The Woburn Board of Health is warning residents to take precautions against mosquitoes after two diseases contracted by bites have been detected in area town.
WNV can infect people of all ages, however, people over the age of 50 are at higher risk for severe disease, the board said in a release. WNV is usually transmitted to humans through the bite of an infected mosquito. Most people infected with WNV will have no symptoms. When present, WNV symptoms tend to include fever and flu-like illness. In rare cases, more severe illness can occur.
EEE is a rare but serious illness spread by the bite of an infected mosquito. While EEE can infect people of all ages, people under 15 years of age or over 50 years of age are at greatest risk for serious illness.
“By taking a few, common-sense precautions, people can help to protect themselves and their loved ones,” the board said.
Tips to Avoid Mosquito Bites:
– Be Aware of Peak Mosquito Hours – The hours from dusk to dawn are peak biting times for many mosquitoes. Consider rescheduling outdoor activities that occur during evening or early morning. If you are outdoors at any time and notice mosquitoes around you, take steps to avoid being bitten by moving indoors, covering up and/or wearing repellant.
– Clothing Can Help reduce mosquito bites. Although it may be difficult to do when it’s hot, wearing long-sleeves, long pants and socks when outdoors will help keep mosquitoes away from your skin.
– Apply Insect Repellent when you go outdoors. Use a repellent with DEET (N, N-diethyl-m-toluamide), permethrin, picaridin (KBR 3023), IR3535 or oil of lemon eucalyptus [p-methane 3, 8-diol (PMD)] according to the instructions on the product label. DEET products should not be used on infants under two months of age and should be used in concentrations of 30% or less on older children. Oil of lemon eucalyptus should not be used on children under three years of age. Permethrin products are intended for use on items such as clothing, shoes, bed nets and camping gear and should not be applied to skin.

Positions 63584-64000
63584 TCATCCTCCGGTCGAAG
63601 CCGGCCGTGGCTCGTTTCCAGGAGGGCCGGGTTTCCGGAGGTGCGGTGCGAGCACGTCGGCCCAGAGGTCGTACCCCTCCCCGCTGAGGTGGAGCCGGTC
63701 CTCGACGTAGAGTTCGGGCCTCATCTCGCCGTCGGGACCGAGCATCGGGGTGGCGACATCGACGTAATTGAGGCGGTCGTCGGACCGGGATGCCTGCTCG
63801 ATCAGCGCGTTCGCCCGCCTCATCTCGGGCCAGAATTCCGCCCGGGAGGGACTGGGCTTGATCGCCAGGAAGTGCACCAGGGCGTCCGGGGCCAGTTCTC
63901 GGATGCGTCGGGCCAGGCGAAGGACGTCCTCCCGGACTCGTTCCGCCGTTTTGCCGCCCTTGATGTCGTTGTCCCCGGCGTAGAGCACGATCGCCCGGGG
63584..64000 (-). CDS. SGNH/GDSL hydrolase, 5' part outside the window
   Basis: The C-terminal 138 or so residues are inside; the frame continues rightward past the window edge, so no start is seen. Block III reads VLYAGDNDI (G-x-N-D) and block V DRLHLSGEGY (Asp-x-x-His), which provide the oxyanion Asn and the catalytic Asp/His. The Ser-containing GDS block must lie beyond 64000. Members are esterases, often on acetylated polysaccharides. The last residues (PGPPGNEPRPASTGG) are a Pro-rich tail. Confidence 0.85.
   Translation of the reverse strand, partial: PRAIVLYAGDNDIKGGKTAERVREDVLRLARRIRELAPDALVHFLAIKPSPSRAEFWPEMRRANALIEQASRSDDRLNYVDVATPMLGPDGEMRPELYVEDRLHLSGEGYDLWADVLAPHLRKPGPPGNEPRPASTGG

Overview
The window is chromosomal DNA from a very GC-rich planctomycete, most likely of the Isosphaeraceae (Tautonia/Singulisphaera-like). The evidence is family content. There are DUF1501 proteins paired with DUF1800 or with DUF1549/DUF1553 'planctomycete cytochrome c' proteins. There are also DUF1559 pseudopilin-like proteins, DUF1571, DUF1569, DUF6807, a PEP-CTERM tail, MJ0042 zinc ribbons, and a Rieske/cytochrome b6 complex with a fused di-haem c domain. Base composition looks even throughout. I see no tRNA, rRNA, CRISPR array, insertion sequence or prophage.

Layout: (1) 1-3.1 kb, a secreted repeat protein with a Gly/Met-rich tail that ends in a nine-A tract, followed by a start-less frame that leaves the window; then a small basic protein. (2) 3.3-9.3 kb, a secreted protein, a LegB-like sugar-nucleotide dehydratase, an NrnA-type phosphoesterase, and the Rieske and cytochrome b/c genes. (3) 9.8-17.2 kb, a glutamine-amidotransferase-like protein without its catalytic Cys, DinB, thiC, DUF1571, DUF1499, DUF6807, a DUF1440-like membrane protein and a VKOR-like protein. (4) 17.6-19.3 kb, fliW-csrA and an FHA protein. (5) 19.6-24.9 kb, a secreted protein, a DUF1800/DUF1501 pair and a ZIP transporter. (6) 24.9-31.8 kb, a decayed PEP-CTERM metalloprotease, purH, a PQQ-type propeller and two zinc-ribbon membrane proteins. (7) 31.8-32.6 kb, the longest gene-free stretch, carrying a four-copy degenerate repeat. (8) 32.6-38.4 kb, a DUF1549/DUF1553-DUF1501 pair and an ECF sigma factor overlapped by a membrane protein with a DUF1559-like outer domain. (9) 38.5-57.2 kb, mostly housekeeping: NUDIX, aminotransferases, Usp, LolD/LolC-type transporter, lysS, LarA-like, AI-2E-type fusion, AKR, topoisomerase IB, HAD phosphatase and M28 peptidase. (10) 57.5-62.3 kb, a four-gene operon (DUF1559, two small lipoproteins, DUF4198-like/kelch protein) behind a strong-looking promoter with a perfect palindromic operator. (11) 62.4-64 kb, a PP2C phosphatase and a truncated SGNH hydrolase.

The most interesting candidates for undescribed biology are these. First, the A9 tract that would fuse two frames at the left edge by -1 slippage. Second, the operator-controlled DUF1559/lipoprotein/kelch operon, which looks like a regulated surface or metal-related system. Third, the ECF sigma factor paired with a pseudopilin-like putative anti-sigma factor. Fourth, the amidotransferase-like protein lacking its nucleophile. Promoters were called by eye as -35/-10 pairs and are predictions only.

Mosquito-Proof Your Home:
– Drain Standing Water – Many mosquitoes lay their eggs in standing water. Limit the number of places around your home for mosquitoes to breed by either draining or getting rid of items that hold water. Check rain gutters and drains. Empty any unused flowerpots and wading pools, and change water in birdbaths frequently.
– Install or Repair Screens – Some mosquitoes like to come indoors. Keep them outside by having tightly-fitting screens on all of your windows and doors.
Information on EEE and WNV virus activity in Massachusetts can be found on the MDPH website at www.mass.gov/mosquito-borne-diseases.